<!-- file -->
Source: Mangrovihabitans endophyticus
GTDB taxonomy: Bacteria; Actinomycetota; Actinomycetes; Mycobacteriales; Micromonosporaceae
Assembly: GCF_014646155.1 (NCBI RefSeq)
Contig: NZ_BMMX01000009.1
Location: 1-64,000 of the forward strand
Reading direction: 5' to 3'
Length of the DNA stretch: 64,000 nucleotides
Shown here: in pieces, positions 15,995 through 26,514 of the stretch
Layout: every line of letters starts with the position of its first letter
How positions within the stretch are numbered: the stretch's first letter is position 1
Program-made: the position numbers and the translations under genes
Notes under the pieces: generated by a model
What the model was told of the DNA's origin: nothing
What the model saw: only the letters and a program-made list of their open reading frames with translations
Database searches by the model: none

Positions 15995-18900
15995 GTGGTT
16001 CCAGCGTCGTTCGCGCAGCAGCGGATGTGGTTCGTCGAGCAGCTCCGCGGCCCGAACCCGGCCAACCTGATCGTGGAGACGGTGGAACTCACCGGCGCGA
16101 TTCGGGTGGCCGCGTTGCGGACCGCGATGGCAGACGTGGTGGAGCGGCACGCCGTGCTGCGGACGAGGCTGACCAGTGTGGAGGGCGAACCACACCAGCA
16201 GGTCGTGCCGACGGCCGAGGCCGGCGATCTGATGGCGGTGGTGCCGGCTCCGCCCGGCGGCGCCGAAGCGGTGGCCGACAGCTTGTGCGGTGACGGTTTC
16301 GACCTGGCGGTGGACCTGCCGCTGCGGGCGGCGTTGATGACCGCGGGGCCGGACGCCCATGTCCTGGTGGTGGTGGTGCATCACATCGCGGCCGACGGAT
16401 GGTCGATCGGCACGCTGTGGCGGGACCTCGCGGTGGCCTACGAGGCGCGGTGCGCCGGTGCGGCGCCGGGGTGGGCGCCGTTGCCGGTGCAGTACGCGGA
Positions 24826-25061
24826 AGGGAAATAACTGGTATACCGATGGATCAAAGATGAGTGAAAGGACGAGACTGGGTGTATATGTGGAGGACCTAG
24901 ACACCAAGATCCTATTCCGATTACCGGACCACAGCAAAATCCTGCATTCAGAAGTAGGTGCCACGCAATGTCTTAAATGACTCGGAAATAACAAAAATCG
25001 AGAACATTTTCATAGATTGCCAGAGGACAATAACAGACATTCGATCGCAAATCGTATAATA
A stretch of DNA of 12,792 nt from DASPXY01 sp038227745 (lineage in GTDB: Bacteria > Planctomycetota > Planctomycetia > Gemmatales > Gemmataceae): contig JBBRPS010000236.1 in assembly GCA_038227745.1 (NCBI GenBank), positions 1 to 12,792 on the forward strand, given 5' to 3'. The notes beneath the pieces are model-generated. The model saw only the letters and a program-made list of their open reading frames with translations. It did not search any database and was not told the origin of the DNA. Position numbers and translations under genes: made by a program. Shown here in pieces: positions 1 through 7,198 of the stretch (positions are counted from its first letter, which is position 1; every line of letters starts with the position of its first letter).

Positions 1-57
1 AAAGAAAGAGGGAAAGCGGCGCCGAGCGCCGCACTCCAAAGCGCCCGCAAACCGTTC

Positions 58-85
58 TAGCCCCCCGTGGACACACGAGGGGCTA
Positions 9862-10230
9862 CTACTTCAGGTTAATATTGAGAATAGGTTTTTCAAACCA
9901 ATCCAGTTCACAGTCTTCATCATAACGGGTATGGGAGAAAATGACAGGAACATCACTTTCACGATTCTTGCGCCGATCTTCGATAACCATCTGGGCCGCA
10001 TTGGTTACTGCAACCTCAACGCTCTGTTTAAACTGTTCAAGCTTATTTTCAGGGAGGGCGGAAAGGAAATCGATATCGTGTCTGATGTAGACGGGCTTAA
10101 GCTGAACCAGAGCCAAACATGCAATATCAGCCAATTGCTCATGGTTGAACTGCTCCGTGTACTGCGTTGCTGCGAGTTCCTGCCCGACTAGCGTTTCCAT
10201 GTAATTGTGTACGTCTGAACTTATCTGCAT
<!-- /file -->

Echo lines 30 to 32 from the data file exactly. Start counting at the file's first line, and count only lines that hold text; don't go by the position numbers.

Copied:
Positions 58-85
58 TAGCCCCCCGTGGACACACGAGGGGCTA
Positions 9862-10230